Importantly, unlike a workers’ compensation insurer, the Court distinguished CIGA by noting that they do not provide coverage for workers’ compensation claims under some obligation imposed by law to cover employees for work injuries. It does not stand in the place of the insolvent workers’ compensation insurer. Instead, its function is to disperse funds to the insured, and this obligation is triggered not by a work injury but by a policyholder’s insolvency. Its responsibilities in handling workers’ compensation claims differed from the workers’ compensation insurer. For example, CIGA was not liable for the tortious mishandling of a claim. The Ninth Circuit also held that it made little sense to interpret the phrase “primary plan” to refer to a payer of last resort, such as CIGA, and pointed out that there exists other insurance coverages that were not primary to Medicare (namely Medicaid).
The Ninth Circuit’s holding stands for the proposition that Congress did not intend for the MSPA to disrupt and preempt state insolvency fund laws, an intent expressed by Congress and cited by the Court in their opinion. State guaranty funds such as CIGA are not insurers in the conventional sense. The losses that the funds protect against are different than the losses that workers’ compensation, automobile, and no-fault insurance protect against. The MSPA and Medicare regulations do not define a “primary plan” to include insolvency insurers, and as such Medicare is not secondary to insolvency insurers and cannot demand reimbursement for its conditional payments from those insurers.
However, not all state insolvency insurance laws operate in the same way as CIGA, and as such, whether a state guaranty fund will be found to be a “primary plan,” and thus primary to Medicare, will depend on the specifics of the state plan. As such, it is important to note that the scope of this decision is limited to within the Ninth Circuit. As the Court cited, Rhode Island’s statute provides that, upon an insurer being declared insolvent, the state fund is “deemed the insurer to the extent of the obligations [under the policy] of the covered claims.” R.I. Gen. Laws § 27-34-8(a)(2). Therefore, in Rhode Island, the state fund stands in the shoes of the insolvent insurer and is thus a “primary plan” under the MSPA. See U.S. v. R.I. Insurers’ Insolvency Fund, 80 F.3d 616 (1st Cir. 1996). As a primary plan, Rhode Island’s plan may be responsible for reimbursing Medicare’s conditional payments.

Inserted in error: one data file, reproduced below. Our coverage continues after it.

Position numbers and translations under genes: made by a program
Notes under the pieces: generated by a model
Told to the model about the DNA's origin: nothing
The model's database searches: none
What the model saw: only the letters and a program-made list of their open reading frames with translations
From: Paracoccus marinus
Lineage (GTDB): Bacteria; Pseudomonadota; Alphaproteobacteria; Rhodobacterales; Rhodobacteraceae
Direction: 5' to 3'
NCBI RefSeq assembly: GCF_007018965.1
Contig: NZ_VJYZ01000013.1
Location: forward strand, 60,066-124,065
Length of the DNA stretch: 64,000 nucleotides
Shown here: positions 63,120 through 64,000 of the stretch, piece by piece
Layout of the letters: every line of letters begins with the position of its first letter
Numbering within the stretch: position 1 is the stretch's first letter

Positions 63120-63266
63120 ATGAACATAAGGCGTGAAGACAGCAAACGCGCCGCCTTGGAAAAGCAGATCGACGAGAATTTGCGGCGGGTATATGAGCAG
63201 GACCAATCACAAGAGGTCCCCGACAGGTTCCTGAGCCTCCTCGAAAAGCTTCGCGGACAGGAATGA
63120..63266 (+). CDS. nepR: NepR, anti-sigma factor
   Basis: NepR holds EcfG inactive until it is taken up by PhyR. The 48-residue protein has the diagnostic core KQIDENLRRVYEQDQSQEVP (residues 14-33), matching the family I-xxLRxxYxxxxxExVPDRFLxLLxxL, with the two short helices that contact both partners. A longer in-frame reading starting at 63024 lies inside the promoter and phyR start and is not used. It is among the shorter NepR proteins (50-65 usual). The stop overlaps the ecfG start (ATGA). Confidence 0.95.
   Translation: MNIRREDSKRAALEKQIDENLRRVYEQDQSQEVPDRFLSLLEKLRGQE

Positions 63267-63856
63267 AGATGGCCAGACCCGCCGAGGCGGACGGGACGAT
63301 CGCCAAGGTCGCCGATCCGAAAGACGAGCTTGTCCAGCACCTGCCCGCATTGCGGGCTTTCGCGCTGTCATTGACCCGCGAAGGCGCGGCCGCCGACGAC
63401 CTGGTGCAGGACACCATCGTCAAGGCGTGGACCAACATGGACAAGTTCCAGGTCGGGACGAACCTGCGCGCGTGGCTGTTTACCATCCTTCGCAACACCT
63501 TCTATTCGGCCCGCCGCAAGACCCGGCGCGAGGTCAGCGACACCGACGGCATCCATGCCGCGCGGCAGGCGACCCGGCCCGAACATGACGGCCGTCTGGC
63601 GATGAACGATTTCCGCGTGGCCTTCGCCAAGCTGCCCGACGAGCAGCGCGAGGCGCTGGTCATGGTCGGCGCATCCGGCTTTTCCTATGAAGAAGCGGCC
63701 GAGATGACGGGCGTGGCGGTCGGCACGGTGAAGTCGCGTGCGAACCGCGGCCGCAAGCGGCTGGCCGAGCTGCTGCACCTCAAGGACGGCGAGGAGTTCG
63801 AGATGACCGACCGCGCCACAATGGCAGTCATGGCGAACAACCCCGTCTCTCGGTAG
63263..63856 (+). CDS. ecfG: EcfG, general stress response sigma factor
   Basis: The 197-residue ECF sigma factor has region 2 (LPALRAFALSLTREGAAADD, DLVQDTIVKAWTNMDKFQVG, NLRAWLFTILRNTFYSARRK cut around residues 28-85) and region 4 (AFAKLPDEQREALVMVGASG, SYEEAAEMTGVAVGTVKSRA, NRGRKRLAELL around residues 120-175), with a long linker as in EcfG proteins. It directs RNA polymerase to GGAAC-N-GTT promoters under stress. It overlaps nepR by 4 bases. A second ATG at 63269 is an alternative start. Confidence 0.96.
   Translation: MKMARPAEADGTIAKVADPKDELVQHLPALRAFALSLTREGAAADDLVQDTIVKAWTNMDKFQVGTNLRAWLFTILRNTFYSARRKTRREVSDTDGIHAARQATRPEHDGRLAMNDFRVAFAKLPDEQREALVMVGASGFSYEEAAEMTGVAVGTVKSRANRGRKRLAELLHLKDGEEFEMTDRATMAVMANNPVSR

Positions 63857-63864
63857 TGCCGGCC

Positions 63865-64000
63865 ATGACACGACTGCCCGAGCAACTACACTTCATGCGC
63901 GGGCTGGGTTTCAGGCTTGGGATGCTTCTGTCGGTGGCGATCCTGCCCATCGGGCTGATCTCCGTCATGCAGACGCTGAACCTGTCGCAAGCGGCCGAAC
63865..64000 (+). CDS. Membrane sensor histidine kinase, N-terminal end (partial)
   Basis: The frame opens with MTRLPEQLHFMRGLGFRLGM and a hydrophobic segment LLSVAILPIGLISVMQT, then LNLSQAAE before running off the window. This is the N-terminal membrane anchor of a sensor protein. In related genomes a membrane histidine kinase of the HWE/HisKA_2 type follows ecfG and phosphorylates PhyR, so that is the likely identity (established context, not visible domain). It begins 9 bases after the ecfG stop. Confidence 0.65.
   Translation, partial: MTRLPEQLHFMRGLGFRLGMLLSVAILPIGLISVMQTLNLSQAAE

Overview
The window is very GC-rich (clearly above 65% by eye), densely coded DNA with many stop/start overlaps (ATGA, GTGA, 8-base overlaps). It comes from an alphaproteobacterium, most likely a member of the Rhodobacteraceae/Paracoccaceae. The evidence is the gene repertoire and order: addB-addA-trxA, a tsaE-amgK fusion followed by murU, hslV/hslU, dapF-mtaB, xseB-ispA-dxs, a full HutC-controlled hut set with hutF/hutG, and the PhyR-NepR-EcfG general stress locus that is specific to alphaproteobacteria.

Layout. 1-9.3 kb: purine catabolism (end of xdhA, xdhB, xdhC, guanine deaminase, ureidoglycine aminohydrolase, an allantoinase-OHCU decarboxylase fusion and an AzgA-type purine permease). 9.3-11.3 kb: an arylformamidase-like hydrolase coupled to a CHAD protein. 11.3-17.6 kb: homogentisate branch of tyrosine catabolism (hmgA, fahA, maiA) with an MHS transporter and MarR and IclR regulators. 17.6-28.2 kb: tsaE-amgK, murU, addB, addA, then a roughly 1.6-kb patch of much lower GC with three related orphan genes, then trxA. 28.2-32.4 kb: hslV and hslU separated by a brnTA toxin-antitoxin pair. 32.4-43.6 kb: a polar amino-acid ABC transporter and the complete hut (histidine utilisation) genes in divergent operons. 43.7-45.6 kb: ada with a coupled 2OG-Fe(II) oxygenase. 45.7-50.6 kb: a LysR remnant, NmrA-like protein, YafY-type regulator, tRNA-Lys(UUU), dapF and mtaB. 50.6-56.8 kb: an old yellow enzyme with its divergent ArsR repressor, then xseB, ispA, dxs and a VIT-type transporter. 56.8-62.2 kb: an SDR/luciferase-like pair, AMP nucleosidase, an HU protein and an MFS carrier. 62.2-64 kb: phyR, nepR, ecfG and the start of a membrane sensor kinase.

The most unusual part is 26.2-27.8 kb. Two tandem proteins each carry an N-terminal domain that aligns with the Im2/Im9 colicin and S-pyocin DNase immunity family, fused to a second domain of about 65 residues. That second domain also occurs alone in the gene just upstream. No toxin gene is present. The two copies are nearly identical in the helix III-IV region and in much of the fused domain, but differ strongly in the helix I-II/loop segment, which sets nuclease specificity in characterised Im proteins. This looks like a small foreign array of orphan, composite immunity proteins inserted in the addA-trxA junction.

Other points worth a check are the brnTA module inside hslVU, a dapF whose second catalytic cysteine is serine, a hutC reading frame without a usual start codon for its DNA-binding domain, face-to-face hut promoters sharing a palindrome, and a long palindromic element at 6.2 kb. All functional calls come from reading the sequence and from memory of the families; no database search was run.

The key takeaway from the Ninth Circuit’s opinion is that, if the state fund functions like an insurance company, it will be treated like one. CIGA, 2019 U.S. App. LEXIS 30339, *19. One aspect of this opinion that does not seem to be directly addressed by the Court is the fact that CIGA “alerted CMS” that some of the claims it was administering involved Medicare beneficiaries. Given the procedural history here regarding the prior disputed conditional payment handling issues, one may presume that CIGA reported specific cases through Medicare’s Section 111 reporting process. As part of this process, CIGA’s actions could reasonably be interpreted as CIGA functioning as a primary payer and responsible reporting entity. This would certainly be the behavior and function of an insurance company. This type of analysis would have to occur on a case-by-case basis, but it certainly could present an impossible situation for state guaranty funds, forcing them to decide whether to comply with Section 111 requirements, and potentially risk a finding that they are the claim’s primary payer, or not report claims and potentially face heightened recovery from CMS.
As noted above, this matter is a continuation of litigation in the Ninth Circuit involving CIGA and the Department of Health and Human Services, the department that oversees CMS. We last addressed this case in 2017 when CIGA asserted that CMS’ practice of billing primary payers for “bundled” and unrelated services as part of their conditional payment recovery efforts was unlawful. Specifically, CIGA asserted that CMS could not bill primary payers for unrelated services that were provided contemporaneously with services for which CIGA had accepted primary payer status. The Court agreed with CIGA, declaring CMS’ interpretation of the underlying regulations at issue and their practice of billing the primary payer for all services provided by the treating physician, regardless of whether they were claim related, to be unlawful. This decision does not disrupt the prior declarations of the Ninth Circuit, and CMS cannot make a primary payer assume responsibility for care outside the scope of the underlying claim. It is important to remember, though, that these cases are only binding within the Ninth Circuit, although they have significant persuasive value in other jurisdictions and arguments regarding primary payer status in conditional payment recoveries continue to be recommended.
The Dickie, McCamey & Chilcote Medicare Compliance Group is available to your organization with all aspects of MSP compliance, including the resolution of Medicare and MAO conditional payment issues. If you have any questions, please feel free to contact us.
W. Brian Rambin